While I was studying glass technology many (too many) years ago we were told of a glass developed specifically for use in a Sweedish prison. Being Sweedish and concerned with peoples welfare, even of bad people, they wanted large windows with nice views. They also wanted to keep the bad guys from running away. They used glass toughened in an ion exchange bath (replace small atoms in the lattice with big ones thereby putting the whole lattice in compression - glass is very strong in compression) laminated with regular glass but with very fine wires embedded for the alarm system - similar to what Chronos suggested. Tests demonstrated that a big guy with a pick axe needed about 20 minutes to break through. I doubt whether it could be used for a big current though.

Thank all of you for the input, even the jokey ones about Star Trek (I actually saw that coming, and almost stated in the OP “No I’m not looking to make a whale tank here”, but didn’t want to deprive any of my fellow Trekkers from a jibe at my expense.)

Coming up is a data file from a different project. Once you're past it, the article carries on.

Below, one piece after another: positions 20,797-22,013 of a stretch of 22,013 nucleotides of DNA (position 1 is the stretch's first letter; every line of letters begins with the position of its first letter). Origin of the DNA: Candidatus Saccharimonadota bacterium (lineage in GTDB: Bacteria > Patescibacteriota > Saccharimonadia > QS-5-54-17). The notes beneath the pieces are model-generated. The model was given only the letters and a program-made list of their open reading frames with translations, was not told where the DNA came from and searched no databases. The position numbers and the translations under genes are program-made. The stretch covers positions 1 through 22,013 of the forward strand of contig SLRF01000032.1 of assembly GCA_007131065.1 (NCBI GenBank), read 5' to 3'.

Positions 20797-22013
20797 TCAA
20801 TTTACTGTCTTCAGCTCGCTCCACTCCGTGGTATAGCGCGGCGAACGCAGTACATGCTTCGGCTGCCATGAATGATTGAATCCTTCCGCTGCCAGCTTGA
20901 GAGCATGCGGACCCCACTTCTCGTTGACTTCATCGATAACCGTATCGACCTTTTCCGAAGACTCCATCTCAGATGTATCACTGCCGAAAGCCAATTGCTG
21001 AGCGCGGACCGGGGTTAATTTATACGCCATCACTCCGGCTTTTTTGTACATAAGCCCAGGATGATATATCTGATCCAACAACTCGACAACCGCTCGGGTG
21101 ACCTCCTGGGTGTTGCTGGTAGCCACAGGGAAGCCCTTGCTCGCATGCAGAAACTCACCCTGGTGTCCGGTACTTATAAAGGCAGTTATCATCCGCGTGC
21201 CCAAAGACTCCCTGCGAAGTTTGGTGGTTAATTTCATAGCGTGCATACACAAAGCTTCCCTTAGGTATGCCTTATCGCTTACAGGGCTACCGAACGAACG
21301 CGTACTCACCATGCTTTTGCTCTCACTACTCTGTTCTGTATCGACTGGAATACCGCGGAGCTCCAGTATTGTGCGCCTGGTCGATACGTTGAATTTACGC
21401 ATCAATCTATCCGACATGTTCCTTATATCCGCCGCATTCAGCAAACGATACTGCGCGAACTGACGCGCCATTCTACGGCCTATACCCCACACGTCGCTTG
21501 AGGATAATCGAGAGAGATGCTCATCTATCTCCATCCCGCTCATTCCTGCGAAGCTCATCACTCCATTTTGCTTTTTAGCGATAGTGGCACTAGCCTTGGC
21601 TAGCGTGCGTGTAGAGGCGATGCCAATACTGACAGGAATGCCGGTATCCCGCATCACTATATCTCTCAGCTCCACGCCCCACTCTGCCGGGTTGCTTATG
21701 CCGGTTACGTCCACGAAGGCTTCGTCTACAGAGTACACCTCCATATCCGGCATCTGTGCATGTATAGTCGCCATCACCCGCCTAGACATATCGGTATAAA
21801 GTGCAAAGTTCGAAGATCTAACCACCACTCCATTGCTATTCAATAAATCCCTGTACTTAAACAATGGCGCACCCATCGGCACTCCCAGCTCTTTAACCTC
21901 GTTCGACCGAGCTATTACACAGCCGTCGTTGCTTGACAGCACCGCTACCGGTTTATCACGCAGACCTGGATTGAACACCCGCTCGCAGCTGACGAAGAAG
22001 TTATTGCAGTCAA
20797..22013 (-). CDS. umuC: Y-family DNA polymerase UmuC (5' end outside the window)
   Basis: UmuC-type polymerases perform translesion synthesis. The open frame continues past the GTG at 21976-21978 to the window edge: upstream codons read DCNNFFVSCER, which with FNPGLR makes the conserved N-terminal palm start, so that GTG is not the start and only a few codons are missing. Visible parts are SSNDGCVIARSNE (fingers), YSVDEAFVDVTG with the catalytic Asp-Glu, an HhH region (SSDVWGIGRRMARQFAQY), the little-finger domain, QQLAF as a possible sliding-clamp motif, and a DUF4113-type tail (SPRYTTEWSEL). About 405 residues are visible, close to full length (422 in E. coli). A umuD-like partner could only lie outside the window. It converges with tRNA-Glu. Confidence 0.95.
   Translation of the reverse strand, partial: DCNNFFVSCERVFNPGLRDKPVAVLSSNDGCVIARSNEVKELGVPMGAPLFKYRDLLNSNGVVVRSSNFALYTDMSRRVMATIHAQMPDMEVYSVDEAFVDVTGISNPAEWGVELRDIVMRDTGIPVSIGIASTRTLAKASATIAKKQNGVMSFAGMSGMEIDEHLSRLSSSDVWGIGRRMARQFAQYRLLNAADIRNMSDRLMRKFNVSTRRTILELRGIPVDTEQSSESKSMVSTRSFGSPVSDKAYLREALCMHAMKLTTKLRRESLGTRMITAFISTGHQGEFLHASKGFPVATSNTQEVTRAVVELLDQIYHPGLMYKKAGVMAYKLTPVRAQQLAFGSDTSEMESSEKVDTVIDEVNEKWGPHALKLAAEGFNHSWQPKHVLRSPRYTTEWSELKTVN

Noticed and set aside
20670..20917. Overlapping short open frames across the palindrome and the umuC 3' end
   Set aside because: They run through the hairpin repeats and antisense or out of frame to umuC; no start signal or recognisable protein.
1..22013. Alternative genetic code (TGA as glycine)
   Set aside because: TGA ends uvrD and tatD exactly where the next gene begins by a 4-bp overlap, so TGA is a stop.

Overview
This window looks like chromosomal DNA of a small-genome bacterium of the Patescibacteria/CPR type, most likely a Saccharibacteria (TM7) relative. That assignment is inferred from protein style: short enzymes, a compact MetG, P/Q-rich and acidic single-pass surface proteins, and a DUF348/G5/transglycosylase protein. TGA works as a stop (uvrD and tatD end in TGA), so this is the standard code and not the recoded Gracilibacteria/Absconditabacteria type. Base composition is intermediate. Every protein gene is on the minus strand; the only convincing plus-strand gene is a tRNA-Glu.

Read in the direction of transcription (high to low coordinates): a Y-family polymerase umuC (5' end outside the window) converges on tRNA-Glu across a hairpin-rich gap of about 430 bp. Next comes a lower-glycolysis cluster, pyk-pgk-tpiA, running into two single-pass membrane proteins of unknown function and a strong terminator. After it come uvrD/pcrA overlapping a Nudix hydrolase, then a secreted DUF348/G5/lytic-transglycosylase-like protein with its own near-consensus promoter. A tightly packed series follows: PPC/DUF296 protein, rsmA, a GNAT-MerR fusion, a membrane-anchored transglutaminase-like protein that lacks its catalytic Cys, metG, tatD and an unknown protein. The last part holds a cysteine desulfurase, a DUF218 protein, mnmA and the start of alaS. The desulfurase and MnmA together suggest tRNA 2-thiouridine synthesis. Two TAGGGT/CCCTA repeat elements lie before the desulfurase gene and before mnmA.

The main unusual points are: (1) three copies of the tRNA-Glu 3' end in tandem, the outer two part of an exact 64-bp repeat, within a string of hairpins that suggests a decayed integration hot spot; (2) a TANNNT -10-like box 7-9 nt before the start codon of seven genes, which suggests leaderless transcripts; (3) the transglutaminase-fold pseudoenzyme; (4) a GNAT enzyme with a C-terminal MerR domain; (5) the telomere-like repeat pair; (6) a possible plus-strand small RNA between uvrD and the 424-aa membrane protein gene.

Anyhow, I can’t use the conductive wires imbedded for my purposes which I will explain in a moment and I think Arjuna34’s suggestion may fit the bill.

Anyhow, here is a hint in the form of a question:

Don’t you just hate windshield wipers? How about cleaning your windows, don’t you hate that too? I bet it’s really expensive to get windows on skyscrapers cleaned too.

I’m certain some of you can figure it out from that.

No problem - I’ll let you know where to send the royalty checks :wink:


No cite or site, but I recall the auto manufacturers were working on this for defrosting/defogging windshields, oh, about five years ago (that’s when I heard about it, they were probably working on it long before then). Not sure how this would replace windshield wipers, or clean skyscraper windows, though.

Heating it would do nothing, setting up a static charge of a specific frequency and pulsing it could repel rain and crud.

In last Friday’s Science:

Room-Temperature Ferromagnetism in Transparent Transition Metal-Doped Titanium Dioxide

Science Feb 2 2001: 854-856. Published online January 11, 2001; 10.1126/science.1056186 (Science Express Reports)
I just thought it was hilarious that a day after reading this topic, I came across the article.